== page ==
Come on, who can say that tonight? I take pleasure in my weaknesses. I take pleasure in reproaches. I take pleasure when I have needs that I can't meet in my own strength. I take pleasure when I'm persecuted and I need the strength of God to love my enemies. I take pleasure in distresses. When I find myself in places that I can't get out of or into or through in my own strength. Paul says, I take pleasure in these places because it's in these places when I'm weak. For the sake of Christ, then I am strong. Talk about a different perspective than modern day Christianity.
When all we do is live to get out of the very places that God is using to draw us close to himself. Oh, thank God. Thank God. Thank God.
Thank God. The power of Christ will only come to you, my friend online, through a relationship with God, through his son, Jesus Christ. You don't get the power of Christ any other way. And don't set terms and conditions on God because he's not our servant.
We are his servants. And what I want you to do is to do whatever he sees fit to allow in any one of our lives for his divine purpose. Paul was able to pin the words that all things work together for good to those who love God and other called according to his purpose. Not just some things or a few things, not just the good things, all things. That's what the word of God says.
That's the truth that can set you free. Wherever you are right now, God is working that all out for his intended purpose in your life. He's producing in your prayer life, maybe, that you would never have otherwise. You ever think of that? If everything went our way, if we were 100% successful, calm, peaceful all the time, do you think you'd even be here?
Not on your life. Well, the students would be because you have to be, but the rest of us wouldn't be. We come to prayer because we need God. We come to prayer because we're aware of our need of God. We come to prayer to pray for others who need God. We come to prayer because God in his mercy has allowed something in our lives that's causing us to pray. We come to prayer because we have family members we can't reach on our own and with our own strength. We come to prayer because we have sorrows that can't be healed apart from the healing of Christ. We come to prayer because we have fears that we can't overcome without the love and the strength of God in our hearts.
We come to prayer because we need a secure future that God alone promises that he can give to us. The power of Christ comes through this relationship. When you and I come to the cross and we say, God, I need you. Jesus Christ, I need you. Thank you for dying for me. Thank you for giving your life for mine on the cross. Thank you for wanting me with all my struggles and all my failures and my questions and my trials and my stupid speech and everything else I do.
Yet somehow you want me. You love me. God, thank you.
God, thank you. You're not offended with all of my questions. And yet you still went to the cross for me and all you asked me to do is believe that you took my place so that I could be forgiven and have eternal life. Then you promised that you'd stay with me. You promised you'd not leave me or forsake me all of my days. You didn't say it would always be smooth sailing.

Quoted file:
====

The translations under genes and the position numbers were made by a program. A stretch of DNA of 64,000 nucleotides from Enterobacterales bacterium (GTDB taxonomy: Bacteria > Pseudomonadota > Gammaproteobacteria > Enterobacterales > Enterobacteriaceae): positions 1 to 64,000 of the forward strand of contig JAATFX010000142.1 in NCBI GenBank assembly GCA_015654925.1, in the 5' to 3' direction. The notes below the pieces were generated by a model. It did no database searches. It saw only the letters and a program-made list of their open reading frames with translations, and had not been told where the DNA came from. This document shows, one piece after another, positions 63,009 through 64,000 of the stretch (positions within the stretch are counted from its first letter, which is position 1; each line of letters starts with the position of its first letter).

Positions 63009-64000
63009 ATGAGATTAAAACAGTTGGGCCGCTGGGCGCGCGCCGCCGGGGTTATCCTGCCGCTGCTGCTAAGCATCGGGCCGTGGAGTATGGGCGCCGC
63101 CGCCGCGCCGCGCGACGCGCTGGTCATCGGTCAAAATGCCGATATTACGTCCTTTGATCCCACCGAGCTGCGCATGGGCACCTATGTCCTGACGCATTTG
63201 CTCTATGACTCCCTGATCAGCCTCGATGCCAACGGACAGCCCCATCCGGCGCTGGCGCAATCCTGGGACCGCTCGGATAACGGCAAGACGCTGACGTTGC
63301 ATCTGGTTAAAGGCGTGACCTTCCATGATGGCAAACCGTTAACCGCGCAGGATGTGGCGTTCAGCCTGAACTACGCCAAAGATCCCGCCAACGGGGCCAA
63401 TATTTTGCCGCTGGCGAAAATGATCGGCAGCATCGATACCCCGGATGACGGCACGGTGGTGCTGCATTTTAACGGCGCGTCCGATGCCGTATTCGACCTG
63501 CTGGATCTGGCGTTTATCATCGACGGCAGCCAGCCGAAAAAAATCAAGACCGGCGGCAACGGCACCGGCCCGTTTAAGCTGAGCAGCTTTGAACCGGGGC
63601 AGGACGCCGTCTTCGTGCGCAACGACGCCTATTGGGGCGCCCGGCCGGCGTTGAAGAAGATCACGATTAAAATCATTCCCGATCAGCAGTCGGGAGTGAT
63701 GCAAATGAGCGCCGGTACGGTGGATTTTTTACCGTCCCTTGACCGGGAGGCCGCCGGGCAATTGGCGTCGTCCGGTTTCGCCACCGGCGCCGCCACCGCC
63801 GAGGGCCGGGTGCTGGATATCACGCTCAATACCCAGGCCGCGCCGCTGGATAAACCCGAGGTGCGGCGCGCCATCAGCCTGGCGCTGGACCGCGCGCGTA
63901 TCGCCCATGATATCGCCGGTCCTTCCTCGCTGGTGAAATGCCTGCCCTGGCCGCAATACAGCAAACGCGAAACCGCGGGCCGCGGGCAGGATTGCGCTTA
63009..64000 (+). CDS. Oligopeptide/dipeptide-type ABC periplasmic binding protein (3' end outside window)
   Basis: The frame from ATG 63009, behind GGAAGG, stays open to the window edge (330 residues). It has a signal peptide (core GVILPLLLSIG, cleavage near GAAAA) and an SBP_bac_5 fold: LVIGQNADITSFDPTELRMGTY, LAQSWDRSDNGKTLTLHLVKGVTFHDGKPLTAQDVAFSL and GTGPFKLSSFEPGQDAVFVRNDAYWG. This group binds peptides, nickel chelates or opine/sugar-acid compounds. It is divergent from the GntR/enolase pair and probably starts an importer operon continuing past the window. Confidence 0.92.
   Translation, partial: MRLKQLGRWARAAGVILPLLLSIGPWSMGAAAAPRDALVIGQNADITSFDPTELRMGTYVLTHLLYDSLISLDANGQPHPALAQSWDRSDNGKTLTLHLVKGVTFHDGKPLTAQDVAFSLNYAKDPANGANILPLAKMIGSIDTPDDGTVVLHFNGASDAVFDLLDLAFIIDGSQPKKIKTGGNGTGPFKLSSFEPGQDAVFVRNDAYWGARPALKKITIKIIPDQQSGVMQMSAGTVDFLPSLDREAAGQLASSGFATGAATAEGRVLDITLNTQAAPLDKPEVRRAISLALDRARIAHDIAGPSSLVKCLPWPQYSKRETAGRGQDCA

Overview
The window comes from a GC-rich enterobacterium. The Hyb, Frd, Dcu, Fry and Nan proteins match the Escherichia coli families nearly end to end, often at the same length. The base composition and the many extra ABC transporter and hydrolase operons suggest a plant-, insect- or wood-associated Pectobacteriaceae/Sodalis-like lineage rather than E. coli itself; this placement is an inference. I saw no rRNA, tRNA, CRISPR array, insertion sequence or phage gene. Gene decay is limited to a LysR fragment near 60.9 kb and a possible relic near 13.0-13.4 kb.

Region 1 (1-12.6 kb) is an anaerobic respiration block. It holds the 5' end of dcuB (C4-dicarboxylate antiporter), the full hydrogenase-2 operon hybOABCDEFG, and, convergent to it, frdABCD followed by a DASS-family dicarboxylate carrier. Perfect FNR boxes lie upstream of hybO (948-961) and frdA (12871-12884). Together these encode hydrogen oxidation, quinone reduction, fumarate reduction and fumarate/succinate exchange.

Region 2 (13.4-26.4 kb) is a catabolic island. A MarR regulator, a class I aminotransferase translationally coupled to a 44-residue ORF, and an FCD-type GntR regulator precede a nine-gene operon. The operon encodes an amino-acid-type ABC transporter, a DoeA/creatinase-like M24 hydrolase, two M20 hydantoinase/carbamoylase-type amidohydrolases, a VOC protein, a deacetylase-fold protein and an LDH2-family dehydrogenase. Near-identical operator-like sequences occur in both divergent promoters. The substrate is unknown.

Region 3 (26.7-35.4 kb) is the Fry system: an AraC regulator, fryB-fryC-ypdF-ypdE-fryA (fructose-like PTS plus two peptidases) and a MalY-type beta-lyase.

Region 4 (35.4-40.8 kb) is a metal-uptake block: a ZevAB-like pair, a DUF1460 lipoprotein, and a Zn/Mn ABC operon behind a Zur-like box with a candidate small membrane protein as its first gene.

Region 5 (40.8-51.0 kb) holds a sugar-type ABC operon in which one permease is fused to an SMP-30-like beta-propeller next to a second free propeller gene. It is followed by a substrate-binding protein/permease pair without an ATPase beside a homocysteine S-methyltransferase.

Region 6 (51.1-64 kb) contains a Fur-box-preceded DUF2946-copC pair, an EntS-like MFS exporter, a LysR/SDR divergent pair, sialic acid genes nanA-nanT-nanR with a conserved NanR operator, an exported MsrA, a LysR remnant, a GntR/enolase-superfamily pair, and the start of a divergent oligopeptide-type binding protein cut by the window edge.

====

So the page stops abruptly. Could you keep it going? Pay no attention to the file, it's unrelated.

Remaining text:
Scripture doesn't bear witness to that. Many of your choices saints lost their lives for the testimony you gave to them throughout history. And you just told me if I would confess you as my savior and believe in my heart that you were the son of God and raised from the dead for my salvation, that I would be saved. And so I want to encourage somebody who's online that you just need to do this.
This is where you you start. You may or may not get through your affliction. I don't know what your affliction is and it may lessen. It may stay.
I don't know what the situation is. But I do know that God will be faithful to you. I do know that he will not fail you. He will not forsake you.
You will not be left as an orphan. I do know according to the word of God that the thing in your life is not strong enough to overpower you because God promises that he will not give you a trial or temptation that is greater than you can bear. But with your trial, he will show you a way to escape that you may be able to bear it.
He doesn't say that you might be able to escape it, but you might be able to bear it. He'll show you the way. It's his grace. It's his presence. It's his goodness. It's his love.
It's his life. It's the things that God promises to be in you and through you, to carry you and to keep you. Paul concludes elsewhere in the Scripture by saying, the sufferings of this present time are not even worthy to be compared to the glory that will one day be revealed in us. Can you just imagine? One day, not too far down the road, we're going to be in a place where you can't cry. You can't sigh. There is no sorrow there. You don't even have a memory that causes sorrow in your heart.
Can you imagine? If you're going to sigh, you might as well do it now because you're not going to be able to do it there. There's no sighing in heaven. Hallelujah.
A place of perfect peace. Pray this prayer with me, those that are online. Please pray it out loud to you in the sanctuary for the sake of those that are online with us. Lord Jesus Christ, thank you for loving me and promising me that I could be forgiven if I will turn my heart to you.
Open my heart. I don't understand it all, but I feel your love for me. I ask you to come into my life and be my Lord and be my Savior. I believe that you'll be God to me. You'll be God inside of me, and you'll be the God who keeps me to the end. You'll give me a reason to live, and your mercy and your presence in my life will be all that I need until I get home to heaven. Jesus, I love you, and I thank you for loving me. From this day forward, you are my God, and I am your child. In Jesus' name, amen and amen. Praise God. A Call to the Nation with Carter Conlon.